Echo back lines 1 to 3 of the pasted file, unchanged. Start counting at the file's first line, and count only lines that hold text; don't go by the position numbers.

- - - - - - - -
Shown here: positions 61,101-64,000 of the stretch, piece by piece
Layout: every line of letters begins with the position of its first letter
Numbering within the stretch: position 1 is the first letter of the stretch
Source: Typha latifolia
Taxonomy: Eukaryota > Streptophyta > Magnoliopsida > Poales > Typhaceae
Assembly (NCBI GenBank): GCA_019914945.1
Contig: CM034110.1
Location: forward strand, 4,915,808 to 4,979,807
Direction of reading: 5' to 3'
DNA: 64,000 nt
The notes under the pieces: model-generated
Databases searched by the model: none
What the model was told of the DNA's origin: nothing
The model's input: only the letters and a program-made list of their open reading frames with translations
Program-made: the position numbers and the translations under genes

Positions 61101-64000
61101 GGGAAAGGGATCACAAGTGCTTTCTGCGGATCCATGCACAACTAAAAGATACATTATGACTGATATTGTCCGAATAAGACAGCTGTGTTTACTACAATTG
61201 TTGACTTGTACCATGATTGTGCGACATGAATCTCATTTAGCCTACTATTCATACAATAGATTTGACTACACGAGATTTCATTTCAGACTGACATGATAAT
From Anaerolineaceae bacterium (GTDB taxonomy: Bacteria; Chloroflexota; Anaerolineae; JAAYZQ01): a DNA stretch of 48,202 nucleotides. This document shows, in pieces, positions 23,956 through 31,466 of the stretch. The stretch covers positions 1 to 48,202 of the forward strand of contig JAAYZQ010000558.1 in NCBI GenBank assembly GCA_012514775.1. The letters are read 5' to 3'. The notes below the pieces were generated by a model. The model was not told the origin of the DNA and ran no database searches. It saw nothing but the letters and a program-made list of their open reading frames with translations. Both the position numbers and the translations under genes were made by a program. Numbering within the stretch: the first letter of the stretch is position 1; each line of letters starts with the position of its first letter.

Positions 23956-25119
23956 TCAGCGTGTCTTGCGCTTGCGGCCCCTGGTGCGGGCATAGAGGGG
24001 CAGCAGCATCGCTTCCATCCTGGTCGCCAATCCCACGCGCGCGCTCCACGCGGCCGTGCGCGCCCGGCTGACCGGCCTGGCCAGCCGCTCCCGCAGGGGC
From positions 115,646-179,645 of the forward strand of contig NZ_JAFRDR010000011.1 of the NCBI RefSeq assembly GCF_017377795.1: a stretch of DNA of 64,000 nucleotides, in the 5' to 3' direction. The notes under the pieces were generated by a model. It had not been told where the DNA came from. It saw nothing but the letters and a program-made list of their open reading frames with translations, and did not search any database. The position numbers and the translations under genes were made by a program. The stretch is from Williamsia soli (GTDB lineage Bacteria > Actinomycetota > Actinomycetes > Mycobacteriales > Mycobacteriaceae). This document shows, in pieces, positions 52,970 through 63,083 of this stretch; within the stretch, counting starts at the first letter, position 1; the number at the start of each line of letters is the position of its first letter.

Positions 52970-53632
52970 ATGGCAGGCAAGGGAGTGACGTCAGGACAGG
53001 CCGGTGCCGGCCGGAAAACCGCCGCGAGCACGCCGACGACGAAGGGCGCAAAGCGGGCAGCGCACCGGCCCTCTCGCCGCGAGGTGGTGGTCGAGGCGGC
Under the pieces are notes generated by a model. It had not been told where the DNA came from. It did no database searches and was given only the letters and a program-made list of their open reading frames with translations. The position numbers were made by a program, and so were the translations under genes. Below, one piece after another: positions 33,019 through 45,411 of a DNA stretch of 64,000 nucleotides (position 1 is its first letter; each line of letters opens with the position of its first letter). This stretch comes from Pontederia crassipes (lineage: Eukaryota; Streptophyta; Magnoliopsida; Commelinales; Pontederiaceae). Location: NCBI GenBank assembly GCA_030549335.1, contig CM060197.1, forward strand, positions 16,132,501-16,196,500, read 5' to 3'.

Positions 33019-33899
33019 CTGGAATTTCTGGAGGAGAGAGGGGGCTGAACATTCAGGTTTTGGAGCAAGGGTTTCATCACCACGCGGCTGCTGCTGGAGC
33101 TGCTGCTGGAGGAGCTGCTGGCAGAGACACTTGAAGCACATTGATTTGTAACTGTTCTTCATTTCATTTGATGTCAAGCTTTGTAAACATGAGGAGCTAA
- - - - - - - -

Shown here: positions 61,101-64,000 of the stretch, piece by piece
Layout: every line of letters begins with the position of its first letter
Numbering within the stretch: position 1 is the first letter of the stretch